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Dozens of iPhone battery throttling lawsuits could get merged in Thursday conference

A colossal 59 separate lawsuits against Apple for throttling iPhones with weak batteries could be merged into one class-action case at a March 29 meeting in Atlanta.

A lead attorney and court location should also be selected at the time, the Wall Street Journal said on Wednesday. The existing cases have some five dozen plaintiffs.

A combined lawsuit is expected to demand unspecified damages, legal fees, and free battery replacements, as well as a marketing campaign addressing Apple's alleged deception in the matter. That concern has led to probes in Canada, China, France, and Italy, as well as domestic investigations by the U.S. Department of Justice and the Securities and Exchange Commission.

At the heart of the matter are changes Apple made starting with 2016's iOS 10.2.1, intended to prevent sudden shutdowns caused by deteoriating batteries. The company initially targeted the iPhone 6, 6s, and SE, but extended this policy to the iPhone 7 in iOS 11.2, and said it would continue the approach with other hardware.

Responding to anecdotes, Apple admitted to throttling iPhones last December, causing a backlash among people upset that their iPhones seemed to be getting slower — but at the same time apps and iOS were becoming more demanding. At least some legal actions have accused Apple of planned obsolescence by intentionally slowing phones, believing that the company was intentionally prodding people to buy a new iPhone.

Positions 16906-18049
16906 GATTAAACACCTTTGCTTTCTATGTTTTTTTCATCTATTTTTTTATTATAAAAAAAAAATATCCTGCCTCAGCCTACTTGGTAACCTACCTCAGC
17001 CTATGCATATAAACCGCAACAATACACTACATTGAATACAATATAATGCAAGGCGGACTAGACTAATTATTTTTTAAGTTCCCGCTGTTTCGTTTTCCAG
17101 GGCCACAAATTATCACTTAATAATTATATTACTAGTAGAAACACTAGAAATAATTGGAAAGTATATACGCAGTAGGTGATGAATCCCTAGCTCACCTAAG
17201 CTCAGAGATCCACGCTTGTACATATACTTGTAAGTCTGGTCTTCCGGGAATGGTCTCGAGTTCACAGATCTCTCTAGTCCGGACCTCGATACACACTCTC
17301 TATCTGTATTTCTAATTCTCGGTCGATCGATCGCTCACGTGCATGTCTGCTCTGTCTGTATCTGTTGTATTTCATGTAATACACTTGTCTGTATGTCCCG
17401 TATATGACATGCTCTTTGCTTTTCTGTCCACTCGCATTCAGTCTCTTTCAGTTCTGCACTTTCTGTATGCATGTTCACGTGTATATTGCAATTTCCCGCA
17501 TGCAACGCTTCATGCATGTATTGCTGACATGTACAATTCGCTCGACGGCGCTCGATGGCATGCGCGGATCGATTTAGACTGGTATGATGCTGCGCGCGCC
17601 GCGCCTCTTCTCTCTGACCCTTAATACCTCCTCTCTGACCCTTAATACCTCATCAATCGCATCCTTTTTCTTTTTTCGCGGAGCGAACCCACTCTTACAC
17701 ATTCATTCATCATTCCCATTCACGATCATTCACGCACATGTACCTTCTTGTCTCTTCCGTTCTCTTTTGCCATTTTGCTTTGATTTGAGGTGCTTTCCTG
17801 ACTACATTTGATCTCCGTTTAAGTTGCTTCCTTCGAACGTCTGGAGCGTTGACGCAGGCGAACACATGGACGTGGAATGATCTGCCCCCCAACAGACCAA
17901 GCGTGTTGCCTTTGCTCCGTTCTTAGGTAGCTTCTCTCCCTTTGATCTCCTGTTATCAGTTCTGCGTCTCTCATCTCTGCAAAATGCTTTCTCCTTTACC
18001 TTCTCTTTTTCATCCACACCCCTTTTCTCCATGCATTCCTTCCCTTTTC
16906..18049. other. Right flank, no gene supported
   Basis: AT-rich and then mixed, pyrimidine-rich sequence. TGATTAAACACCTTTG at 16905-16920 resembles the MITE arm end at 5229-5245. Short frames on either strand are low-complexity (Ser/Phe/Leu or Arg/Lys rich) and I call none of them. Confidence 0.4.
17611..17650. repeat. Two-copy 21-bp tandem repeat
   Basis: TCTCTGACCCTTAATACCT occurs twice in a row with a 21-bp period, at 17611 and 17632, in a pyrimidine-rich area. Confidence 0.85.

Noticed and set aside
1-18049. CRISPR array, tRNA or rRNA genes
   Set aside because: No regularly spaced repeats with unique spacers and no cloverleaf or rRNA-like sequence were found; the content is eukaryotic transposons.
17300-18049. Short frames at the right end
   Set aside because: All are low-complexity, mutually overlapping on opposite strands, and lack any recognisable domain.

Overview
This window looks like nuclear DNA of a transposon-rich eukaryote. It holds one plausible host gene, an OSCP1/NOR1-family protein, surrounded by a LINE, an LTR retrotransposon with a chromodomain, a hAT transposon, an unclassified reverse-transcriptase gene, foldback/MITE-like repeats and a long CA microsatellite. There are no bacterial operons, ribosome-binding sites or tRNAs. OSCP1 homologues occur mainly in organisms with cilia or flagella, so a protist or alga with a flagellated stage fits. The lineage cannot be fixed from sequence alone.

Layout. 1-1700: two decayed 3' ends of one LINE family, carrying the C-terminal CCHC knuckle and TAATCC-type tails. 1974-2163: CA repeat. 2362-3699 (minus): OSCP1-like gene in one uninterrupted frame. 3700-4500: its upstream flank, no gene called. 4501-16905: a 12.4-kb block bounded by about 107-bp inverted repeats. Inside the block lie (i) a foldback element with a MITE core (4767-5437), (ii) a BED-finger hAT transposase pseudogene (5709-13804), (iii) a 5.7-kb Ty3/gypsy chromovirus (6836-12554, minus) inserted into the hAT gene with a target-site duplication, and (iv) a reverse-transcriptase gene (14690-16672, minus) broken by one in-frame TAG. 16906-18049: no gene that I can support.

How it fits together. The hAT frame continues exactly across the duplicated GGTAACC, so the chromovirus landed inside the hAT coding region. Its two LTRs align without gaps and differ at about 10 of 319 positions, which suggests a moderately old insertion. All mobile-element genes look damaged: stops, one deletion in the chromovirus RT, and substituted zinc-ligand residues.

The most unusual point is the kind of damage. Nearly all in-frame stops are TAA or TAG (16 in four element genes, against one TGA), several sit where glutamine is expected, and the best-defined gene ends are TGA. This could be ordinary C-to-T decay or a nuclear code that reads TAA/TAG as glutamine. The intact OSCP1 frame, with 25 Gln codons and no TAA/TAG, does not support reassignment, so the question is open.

Apple has denied this, but simultaneously cut the cost of out-of-warranty battery replacements from $79 to $29 through the end of the year. An imminent iOS 11.3 update will include new battery management features, letting people gauge the health of their batteries and optionally disable throttling. The latter will still kick in under more extreme circumstances, such as hot or freezing temperatures.

iOS 10.2.1 included release notes saying that the update "improves power management during peak workloads to avoid unexpected shutdowns on iPhone," but Apple CEO Tim Cook later acknowledged that the company could've been clearer on the subject.

A phone with a replaced battery benchmarks the same as it did the day it was new.